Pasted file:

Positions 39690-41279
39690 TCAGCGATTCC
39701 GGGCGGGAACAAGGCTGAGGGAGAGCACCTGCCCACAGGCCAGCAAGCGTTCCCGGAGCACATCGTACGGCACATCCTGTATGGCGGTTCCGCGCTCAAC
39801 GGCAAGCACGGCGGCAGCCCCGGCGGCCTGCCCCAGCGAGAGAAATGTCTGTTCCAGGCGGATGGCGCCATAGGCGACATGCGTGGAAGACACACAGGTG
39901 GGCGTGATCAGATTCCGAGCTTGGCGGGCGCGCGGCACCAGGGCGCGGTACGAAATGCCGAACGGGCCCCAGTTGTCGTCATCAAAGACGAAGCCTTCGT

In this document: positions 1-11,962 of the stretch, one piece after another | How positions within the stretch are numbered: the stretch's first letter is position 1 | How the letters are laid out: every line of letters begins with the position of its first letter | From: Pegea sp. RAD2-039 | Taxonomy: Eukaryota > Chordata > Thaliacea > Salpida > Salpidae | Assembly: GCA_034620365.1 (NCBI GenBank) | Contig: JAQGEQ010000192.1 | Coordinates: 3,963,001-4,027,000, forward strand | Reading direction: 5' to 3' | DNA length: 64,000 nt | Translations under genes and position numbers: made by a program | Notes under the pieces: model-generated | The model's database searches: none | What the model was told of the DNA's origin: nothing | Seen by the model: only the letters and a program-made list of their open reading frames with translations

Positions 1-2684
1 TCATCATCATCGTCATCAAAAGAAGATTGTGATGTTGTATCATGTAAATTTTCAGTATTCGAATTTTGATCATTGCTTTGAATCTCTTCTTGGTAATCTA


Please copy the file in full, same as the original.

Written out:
Positions 39690-41279
39690 TCAGCGATTCC
39701 GGGCGGGAACAAGGCTGAGGGAGAGCACCTGCCCACAGGCCAGCAAGCGTTCCCGGAGCACATCGTACGGCACATCCTGTATGGCGGTTCCGCGCTCAAC
39801 GGCAAGCACGGCGGCAGCCCCGGCGGCCTGCCCCAGCGAGAGAAATGTCTGTTCCAGGCGGATGGCGCCATAGGCGACATGCGTGGAAGACACACAGGTG
39901 GGCGTGATCAGATTCCGAGCTTGGCGGGCGCGCGGCACCAGGGCGCGGTACGAAATGCCGAACGGGCCCCAGTTGTCGTCATCAAAGACGAAGCCTTCGT

In this document: positions 1-11,962 of the stretch, one piece after another | How positions within the stretch are numbered: the stretch's first letter is position 1 | How the letters are laid out: every line of letters begins with the position of its first letter | From: Pegea sp. RAD2-039 | Taxonomy: Eukaryota > Chordata > Thaliacea > Salpida > Salpidae | Assembly: GCA_034620365.1 (NCBI GenBank) | Contig: JAQGEQ010000192.1 | Coordinates: 3,963,001-4,027,000, forward strand | Reading direction: 5' to 3' | DNA length: 64,000 nt | Translations under genes and position numbers: made by a program | Notes under the pieces: model-generated | The model's database searches: none | What the model was told of the DNA's origin: nothing | Seen by the model: only the letters and a program-made list of their open reading frames with translations

Positions 1-2684
1 TCATCATCATCGTCATCAAAAGAAGATTGTGATGTTGTATCATGTAAATTTTCAGTATTCGAATTTTGATCATTGCTTTGAATCTCTTCTTGGTAATCTA